Three roofing workers who were apparently employed by a Beverly, Massachusetts home improvement company were reportedly hospitalized after falling two stories. According to inspectors from the United States Department of Labor’s Occupational Safety and Health Administration (“OSHA”), the employees were working on an unsafe scaffolding platform that could not support their combined weight at the time of the accident. Sadly, the platform used was reportedly marked “not for scaffold use.”
Following the accident, the workers were apparently transported to a local emergency room for treatment. Unfortunately, the roofing employees allegedly suffered a variety of serious injuries, including broken bones, eye harm, a punctured lung, and spinal cord injuries.
After examining the Wenham job site, OSHA inspectors purportedly uncovered a number of safety violations. As a result, OSHA issued almost $300,000 in fines to the home improvement company that was in charge of operations. The Assistant Secretary of Labor for Occupational Safety and Health stated the three employees would not have been hurt if the company had simply complied with federal safety regulations.
Other job site fall hazards identified by OSHA included scaffold platforms that were too high, ladders that were not long enough, and a failure to ensure workers utilized fall protection measures. In addition, inspectors apparently uncovered defective scaffolding that was not anchored appropriately and a lack of adequately trained employees. As a result, the home improvement company was accused of one repeat, three willful, and five serious health and safety violations.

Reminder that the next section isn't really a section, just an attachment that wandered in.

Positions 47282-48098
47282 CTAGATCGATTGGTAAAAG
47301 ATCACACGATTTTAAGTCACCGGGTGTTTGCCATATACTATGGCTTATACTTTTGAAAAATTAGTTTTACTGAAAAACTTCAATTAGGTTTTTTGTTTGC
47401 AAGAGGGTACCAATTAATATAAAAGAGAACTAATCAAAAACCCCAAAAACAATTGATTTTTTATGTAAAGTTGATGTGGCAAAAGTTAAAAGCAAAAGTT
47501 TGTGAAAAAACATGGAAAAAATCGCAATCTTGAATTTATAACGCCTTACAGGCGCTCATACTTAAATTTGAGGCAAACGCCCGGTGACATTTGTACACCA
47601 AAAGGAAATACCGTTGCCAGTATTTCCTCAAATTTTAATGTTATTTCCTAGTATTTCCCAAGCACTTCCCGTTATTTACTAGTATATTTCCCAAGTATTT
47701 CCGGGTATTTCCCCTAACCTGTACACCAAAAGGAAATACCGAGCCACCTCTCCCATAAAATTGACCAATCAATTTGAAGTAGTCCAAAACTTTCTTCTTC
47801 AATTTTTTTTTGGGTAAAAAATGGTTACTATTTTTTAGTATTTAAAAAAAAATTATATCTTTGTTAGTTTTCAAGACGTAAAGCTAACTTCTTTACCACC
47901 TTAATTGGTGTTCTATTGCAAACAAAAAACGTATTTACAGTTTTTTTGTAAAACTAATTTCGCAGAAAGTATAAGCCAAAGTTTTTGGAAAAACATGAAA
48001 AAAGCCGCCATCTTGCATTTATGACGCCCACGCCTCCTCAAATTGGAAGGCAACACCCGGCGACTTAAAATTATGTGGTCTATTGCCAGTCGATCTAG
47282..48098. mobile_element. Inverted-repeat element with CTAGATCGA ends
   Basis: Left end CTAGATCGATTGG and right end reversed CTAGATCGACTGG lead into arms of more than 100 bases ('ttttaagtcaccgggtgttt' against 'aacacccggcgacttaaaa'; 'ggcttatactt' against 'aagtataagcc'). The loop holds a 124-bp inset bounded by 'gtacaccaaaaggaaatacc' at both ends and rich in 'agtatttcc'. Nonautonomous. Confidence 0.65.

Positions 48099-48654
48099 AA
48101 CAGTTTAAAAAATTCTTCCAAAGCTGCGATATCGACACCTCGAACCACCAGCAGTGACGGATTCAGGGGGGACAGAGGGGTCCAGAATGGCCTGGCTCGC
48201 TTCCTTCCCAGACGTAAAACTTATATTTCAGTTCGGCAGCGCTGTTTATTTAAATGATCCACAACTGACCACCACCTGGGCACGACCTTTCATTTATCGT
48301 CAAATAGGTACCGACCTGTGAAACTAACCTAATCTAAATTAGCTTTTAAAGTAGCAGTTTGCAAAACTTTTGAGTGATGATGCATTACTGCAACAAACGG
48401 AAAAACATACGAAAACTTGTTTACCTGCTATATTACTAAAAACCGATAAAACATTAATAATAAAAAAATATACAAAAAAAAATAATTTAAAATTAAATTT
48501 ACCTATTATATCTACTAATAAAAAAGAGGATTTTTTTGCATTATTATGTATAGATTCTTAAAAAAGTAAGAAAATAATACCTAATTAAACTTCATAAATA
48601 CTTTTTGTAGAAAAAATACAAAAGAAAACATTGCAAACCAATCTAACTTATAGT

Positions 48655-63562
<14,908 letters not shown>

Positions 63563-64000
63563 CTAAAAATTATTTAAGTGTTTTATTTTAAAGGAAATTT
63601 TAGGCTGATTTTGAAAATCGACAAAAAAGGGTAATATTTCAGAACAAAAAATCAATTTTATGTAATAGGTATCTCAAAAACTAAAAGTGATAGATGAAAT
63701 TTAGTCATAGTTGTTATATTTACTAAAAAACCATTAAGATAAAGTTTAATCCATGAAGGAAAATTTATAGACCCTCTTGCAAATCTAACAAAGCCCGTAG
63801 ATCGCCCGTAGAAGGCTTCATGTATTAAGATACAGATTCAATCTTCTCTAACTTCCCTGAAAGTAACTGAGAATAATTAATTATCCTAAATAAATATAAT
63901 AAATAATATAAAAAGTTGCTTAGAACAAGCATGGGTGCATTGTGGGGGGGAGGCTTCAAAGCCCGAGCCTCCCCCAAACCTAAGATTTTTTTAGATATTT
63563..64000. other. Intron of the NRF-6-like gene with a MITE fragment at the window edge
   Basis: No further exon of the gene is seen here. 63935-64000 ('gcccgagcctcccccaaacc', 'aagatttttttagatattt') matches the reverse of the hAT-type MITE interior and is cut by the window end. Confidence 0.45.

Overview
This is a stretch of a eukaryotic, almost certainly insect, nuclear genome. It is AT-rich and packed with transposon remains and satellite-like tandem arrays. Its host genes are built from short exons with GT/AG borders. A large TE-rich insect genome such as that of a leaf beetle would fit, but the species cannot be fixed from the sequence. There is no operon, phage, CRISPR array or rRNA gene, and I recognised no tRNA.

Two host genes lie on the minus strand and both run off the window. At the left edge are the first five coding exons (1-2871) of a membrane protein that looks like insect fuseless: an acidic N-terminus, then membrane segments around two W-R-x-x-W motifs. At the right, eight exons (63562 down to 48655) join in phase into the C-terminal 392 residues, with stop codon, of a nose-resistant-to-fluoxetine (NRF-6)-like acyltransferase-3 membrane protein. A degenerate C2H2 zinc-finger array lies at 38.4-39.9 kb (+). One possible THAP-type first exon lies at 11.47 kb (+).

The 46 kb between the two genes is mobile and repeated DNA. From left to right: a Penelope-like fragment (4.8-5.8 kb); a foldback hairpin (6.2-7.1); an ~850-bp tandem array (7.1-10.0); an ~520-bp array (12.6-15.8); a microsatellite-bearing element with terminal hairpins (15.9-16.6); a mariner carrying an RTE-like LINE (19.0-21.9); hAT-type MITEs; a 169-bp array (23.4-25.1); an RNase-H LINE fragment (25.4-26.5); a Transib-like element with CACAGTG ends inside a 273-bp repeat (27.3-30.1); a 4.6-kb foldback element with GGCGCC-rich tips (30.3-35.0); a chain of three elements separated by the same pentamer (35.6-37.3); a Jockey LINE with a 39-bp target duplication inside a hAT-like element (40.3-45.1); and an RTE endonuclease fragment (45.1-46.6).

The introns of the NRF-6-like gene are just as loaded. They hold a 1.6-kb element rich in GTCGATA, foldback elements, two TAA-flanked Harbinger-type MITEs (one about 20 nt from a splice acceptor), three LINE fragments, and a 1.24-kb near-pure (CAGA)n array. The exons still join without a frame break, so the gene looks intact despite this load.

Combined, the workers’ employer and the home improvement company in charge of the job received 47 OSHA violations following five inspections since 2005. The prior violations resulted in about $125,000 in penalties. At least 11 of those violations related to preventable employee fall hazards. In the U.S., falls are the leading cause of construction worker fatalities. According to OSHA, there were almost 800 tragic fall injuries and nearly 300 work-related fall deaths in Massachusetts and across the nation in 2013.
The Occupational Safety and Health Act of 1970 was established to reduce preventable workplace accidents. The law requires employers to provide workers with reasonably safe working environments and comply with certain health and safety regulations. Whenever a serious workplace accident occurs, OSHA will normally investigate whether an employer complied with established safety standards at the job site.
The Massachusetts workers’ compensation system can be difficult to navigate on your own. If you were hurt at work in Boston, you should contact a skilled workers’ compensation lawyer to help you recover the benefits you may be entitled to. The caring attorneys at Kantrovitz & Associates, P.C. are available to help you achieve the damages you deserve based on the severity of your fall or other work-related accident harm. To learn more about your rights under the law, contact Kantrovitz & Associates, P.C. online or give us a call today at 800-367-0871.
Three Massachusetts roofers hospitalized after substandard scaffold breaks, OSHA News Release dated April 6, 2015
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